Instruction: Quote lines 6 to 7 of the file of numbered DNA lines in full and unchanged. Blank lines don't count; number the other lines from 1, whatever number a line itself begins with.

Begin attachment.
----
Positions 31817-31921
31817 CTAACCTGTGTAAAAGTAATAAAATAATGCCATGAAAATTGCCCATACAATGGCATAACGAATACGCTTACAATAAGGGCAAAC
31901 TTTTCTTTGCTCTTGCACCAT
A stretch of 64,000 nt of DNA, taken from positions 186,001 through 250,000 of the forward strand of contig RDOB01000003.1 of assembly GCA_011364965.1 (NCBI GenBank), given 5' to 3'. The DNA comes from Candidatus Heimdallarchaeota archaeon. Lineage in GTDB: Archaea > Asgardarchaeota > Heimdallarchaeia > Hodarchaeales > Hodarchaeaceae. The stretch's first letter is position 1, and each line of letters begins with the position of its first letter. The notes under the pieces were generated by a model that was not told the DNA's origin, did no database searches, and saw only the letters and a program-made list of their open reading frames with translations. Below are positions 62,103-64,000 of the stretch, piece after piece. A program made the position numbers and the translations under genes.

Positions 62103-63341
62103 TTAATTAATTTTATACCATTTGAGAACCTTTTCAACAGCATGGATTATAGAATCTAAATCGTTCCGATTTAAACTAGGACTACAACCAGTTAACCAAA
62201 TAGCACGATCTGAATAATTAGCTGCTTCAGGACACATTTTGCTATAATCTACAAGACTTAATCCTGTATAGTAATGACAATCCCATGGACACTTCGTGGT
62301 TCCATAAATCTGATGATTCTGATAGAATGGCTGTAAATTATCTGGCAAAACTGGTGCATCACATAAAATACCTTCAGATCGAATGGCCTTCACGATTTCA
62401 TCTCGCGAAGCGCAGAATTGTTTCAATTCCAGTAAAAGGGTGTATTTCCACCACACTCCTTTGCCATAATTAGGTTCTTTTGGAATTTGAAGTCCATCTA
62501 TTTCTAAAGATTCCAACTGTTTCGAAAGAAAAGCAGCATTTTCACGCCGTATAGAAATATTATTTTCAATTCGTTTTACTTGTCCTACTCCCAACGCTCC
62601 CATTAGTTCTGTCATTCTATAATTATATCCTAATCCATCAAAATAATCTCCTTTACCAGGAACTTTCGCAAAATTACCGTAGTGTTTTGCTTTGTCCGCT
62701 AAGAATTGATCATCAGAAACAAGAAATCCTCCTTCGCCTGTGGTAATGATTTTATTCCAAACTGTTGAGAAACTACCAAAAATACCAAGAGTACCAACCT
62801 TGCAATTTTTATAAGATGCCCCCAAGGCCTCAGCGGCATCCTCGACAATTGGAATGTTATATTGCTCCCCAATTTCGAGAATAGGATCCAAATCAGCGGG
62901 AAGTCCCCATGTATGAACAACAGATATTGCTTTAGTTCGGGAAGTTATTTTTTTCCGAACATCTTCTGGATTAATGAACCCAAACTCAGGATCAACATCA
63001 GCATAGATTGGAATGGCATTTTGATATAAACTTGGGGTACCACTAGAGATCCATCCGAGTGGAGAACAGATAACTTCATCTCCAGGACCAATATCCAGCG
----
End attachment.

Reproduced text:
62103 TTAATTAATTTTATACCATTTGAGAACCTTTTCAACAGCATGGATTATAGAATCTAAATCGTTCCGATTTAAACTAGGACTACAACCAGTTAACCAAA
62201 TAGCACGATCTGAATAATTAGCTGCTTCAGGACACATTTTGCTATAATCTACAAGACTTAATCCTGTATAGTAATGACAATCCCATGGACACTTCGTGGT